I’ve been fortunate to have an article I wrote be published in two different student newspapers: York University’s Excalibur, and Ryerson University’s Ryerson Free Press. I am reprinting the latter version here.
Despite media portrayals to the contrary—think Catherine Zeta-Jones and Michael Douglas, or Calista Flockhart and Harrison Ford—dating older men may not be as great as it looks. Before I outline the reasons why a relationship with an older man is risky, I have a confession to make: I used to date a man 13 years my senior. I was madly in love with him. So much so, that when an essay assignment came up and the profs told us we could write about any topic we wanted, I chose relationships between younger women and older men.
I was in for a few surprises.
Although relevant and credible research about them is scant, I managed to glean a few things. First of all, several studies have shown that, besides unwanted pregnancy, young women are at an increased risk of contracting sexually-transmitted infections (STIs) the “higher up,” age-wise, they date. This makes sense, as sexual experience and, thus, potential for exposure to STIs tend to increase with age.
Also, an analysis of Canada’s 2001 Census of Population reveals that the greater the age difference between married couples, the lower their combined income as opposed to couples who are nearer in age, and the more likely they are to be below the low income cut-offs. Thus, rather than receiving a boost in income and status, younger women may risk their health and financial future in entering an age-disparate relationship. Instances to the contrary exist, as noted at the beginning of the article, but movie stars, despite their god-like standing in Western culture, make up an elite whose experiences cannot be considered representative of the rest of society.
Another caveat: recent scientific research indicates that an age difference of 15 years or more in a younger woman/older man couple is often interpreted and reacted to in the same manner as father-daughter incest. Respondents to a questionnaire asking for their opinion on age-different relationship scenarios tended to believe that the younger partner was looking for a surrogate parental figure, was interested primarily in the older partner’s resources, and that, as a whole, these kinds of relationships are unacceptable.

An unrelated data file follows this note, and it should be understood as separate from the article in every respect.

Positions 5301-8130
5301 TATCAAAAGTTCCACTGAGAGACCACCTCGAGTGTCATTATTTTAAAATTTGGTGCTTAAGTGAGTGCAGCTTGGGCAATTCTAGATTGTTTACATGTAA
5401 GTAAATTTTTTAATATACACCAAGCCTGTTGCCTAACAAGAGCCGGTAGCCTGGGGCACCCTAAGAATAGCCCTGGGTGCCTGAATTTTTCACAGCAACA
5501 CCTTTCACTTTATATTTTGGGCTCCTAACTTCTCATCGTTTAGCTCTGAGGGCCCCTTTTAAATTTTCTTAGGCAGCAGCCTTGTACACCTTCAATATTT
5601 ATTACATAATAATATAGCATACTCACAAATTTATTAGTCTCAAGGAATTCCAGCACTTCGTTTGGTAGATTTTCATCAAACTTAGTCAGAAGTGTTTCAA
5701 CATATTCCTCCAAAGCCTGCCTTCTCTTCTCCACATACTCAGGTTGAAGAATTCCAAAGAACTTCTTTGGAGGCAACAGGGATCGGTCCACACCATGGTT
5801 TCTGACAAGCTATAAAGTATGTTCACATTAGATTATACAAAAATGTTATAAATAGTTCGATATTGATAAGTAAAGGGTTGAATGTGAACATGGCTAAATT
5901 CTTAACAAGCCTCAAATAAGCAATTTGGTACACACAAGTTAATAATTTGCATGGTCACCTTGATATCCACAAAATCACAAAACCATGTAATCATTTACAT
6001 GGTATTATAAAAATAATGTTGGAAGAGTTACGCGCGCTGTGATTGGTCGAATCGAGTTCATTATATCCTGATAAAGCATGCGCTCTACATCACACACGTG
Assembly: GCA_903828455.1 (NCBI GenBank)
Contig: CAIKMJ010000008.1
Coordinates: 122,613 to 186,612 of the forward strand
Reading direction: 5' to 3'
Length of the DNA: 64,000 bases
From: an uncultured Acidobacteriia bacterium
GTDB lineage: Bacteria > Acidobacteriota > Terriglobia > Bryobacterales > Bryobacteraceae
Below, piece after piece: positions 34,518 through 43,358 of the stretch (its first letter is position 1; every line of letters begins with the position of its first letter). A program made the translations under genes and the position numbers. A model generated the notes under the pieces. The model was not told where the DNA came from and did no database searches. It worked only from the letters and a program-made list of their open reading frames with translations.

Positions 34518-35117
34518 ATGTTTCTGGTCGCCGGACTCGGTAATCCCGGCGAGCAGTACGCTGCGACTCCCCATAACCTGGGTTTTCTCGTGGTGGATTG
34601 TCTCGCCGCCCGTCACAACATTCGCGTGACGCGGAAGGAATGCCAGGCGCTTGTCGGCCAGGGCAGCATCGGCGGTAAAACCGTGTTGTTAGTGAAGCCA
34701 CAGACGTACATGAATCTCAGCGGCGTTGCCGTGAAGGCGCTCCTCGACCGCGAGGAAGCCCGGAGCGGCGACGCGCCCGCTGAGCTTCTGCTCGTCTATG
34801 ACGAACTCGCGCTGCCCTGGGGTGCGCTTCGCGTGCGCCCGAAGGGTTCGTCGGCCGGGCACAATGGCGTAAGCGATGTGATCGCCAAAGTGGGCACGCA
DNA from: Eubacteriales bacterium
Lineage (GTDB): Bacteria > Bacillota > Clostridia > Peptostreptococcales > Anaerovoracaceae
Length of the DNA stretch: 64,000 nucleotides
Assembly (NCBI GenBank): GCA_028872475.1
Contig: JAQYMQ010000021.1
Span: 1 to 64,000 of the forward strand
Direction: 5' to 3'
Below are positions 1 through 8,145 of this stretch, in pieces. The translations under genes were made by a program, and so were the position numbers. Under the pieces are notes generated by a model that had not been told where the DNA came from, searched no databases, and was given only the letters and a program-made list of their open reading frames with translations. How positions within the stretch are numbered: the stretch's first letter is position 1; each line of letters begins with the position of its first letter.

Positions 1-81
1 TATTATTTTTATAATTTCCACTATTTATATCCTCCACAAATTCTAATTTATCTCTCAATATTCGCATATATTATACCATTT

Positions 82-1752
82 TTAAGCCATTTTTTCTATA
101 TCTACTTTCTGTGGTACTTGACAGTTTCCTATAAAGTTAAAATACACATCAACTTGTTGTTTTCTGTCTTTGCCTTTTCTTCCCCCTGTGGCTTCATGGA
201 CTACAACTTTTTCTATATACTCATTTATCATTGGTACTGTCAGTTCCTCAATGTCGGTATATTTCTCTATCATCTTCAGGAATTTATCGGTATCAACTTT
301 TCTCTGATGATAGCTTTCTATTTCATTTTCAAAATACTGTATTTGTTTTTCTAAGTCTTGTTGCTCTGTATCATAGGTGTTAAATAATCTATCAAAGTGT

These findings challenge the media’s praising of age-discordant relationships, and show that, although our culture strives not to discriminate against less-than-orthodox partnerships, certain biases continue to exist against them.
But before you give older men the red light, you should know about a possible advantage to dating them. It turns out that choosing an older man as your partner may have evolutionary advantages to the human species. Evolutionary theorists have long posited that, in searching for a mating partner, men tend to seek out young, attractive females, while women look for a mature, reliable male who can provide for them and their offspring.
Taking that as their starting point, scientists compiled data on several indigenous tribes whose lifestyle most resembles that of our ancestors, with a focus on the fertility rates of older men. They found that, in choosing younger women, the much older men pass on the genes that allowed them to live that long to their children. On an individual level, young women bearing the children of older men may not necessarily guarantee that either partner will live longer, but a “spillover effect” can take place which benefits the human population as a whole.
But, despite these possible benefits, an analysis of contemporary research reveals that the younger woman in an age-gap relationship risks social disapproval, unwanted pregnancy, venereal disease, and even, surprisingly, financial insecurity more so than a woman in an equal-age partnership. These findings point to the need for a re-evaluation of commonly held beliefs, as well as further research.
Word Count: 609; Ryerson Free Press (December 2010/January 2011)
December 14, 2010: http://ryersonfreepress.ca/site/archives/2416